I’m pleased to say that my success in the competition was not just restricted to Africa’s plains. My photograph of a shoal of tiny Okavango robber fish swimming up the Selinda Spillway in northern Botswana was selected as Highly Commended in the Underwater category too.

All of the winning images can be seen on the competition’s website www.gdtfoto.de

You can see my winning shots and more on my website www.conservationphotojournalism.com

BBC Wildlife feature my Estonia tour images…

Posted in Conservation Photography, European Wildlife, Photography, Travel, Wildlife, Wildlife Photography with tags , , , , , , , , , , , , , , , , , , on December 4, 2013 by Neil Aldridge

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I’m proud to say that BBC Wildlife Magazine has chosen to feature a selection of photographs taken by myself and Remo Savisaar during the trip that we co-led for Estonian Nature Tours in 2013. You can enjoy the gallery online at their website discoverwildlife.com

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If this taster of what Estonia has to offer excites you, Remo and I will be introducing guests to Estonia’s fantastic wildlife again in 2014. During this nine-day tour you will have the chance to photograph from hides, boats, vehicles, viewing towers and on foot as we seek out bears, beavers, birds and other animals in Estonia’s vast forests, bogs and wetlands. You can see the full itinerary and tour details on my website conservationphotojournalism.com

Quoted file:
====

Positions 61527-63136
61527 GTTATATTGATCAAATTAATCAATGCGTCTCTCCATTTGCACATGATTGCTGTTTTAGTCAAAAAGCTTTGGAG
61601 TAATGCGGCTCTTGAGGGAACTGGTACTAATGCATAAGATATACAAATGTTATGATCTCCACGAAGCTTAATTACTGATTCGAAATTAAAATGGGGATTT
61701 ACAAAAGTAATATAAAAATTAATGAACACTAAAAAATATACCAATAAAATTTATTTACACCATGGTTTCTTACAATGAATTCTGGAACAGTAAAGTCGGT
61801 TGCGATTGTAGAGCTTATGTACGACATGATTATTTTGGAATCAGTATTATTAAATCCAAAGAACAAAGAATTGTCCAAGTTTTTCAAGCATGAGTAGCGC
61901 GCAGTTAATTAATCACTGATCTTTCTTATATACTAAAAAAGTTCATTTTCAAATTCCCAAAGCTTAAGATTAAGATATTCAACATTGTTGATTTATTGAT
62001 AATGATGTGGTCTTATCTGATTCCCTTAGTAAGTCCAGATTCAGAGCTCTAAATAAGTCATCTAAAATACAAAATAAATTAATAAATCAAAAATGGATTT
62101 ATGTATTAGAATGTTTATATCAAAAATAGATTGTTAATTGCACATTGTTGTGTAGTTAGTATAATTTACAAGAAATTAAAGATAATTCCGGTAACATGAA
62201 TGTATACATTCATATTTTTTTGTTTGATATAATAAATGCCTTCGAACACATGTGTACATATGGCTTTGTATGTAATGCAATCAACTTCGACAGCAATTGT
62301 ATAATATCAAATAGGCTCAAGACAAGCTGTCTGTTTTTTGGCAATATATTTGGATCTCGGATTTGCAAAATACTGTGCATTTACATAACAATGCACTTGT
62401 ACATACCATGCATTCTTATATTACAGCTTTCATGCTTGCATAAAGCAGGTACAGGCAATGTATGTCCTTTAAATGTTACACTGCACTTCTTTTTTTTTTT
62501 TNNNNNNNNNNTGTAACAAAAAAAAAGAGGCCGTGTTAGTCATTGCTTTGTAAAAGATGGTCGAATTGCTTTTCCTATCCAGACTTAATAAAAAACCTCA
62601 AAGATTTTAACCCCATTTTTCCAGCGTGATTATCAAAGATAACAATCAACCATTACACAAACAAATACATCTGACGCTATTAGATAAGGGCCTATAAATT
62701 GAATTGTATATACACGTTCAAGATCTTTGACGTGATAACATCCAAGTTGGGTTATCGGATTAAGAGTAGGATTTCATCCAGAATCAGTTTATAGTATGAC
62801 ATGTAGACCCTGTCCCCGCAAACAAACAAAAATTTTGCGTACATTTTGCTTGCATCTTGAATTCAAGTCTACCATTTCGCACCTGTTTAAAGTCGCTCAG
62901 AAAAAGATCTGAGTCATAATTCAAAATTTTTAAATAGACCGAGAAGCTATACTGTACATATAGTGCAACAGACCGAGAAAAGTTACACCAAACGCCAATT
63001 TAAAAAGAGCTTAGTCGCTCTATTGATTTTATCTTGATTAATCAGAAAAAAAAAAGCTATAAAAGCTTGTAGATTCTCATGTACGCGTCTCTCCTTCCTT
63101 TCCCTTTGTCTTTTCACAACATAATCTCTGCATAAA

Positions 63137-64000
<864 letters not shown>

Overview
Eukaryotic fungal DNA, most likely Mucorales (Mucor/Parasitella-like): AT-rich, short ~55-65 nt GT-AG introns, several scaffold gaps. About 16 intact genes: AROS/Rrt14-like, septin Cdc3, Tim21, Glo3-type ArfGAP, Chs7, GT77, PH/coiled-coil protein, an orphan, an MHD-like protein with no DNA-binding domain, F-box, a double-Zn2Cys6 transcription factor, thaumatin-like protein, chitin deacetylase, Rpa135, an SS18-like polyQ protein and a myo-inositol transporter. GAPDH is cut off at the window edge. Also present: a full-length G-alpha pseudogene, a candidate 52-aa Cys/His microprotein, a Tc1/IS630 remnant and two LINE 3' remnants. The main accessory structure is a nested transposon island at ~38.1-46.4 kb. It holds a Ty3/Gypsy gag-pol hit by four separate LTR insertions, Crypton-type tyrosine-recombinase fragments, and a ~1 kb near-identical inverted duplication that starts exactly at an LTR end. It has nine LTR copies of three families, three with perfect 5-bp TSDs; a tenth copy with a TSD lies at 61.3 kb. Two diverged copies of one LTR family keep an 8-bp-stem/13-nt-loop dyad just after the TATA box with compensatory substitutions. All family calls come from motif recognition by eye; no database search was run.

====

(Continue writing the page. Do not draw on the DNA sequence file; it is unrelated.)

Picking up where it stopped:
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Super Squirrels…

Posted in European Wildlife, Photography, UK Wildlife, Wildlife, Wildlife Photography with tags , , , , , , , , , , , , , , , , , , , , , , on January 26, 2013 by Neil Aldridge

© Neil Aldridge

Okay so let’s get one thing clear – these aren’t actually flying squirrels, they’re red squirrels (Sciurus vulgaris). More specifically, they’re Scottish red squirrels. Most of my previous attempts to photograph these wonderfully iconic creatures have been fruitless, which makes me even happier with the resulting pictures from a recent trip to the Highlands.

© Neil Aldridge

If I’m honest, while planning this trip to Scotland I was visualising and hoping for snow…and lots of it. Yet, while neither myself nor fellow South African photographer Ben Cranke came away with the wintery images that we had prepared for (and I always try to plan my shots before a shoot), the show that the squirrels put on and the opportunities that we had to capture their antics were beyond our expectations.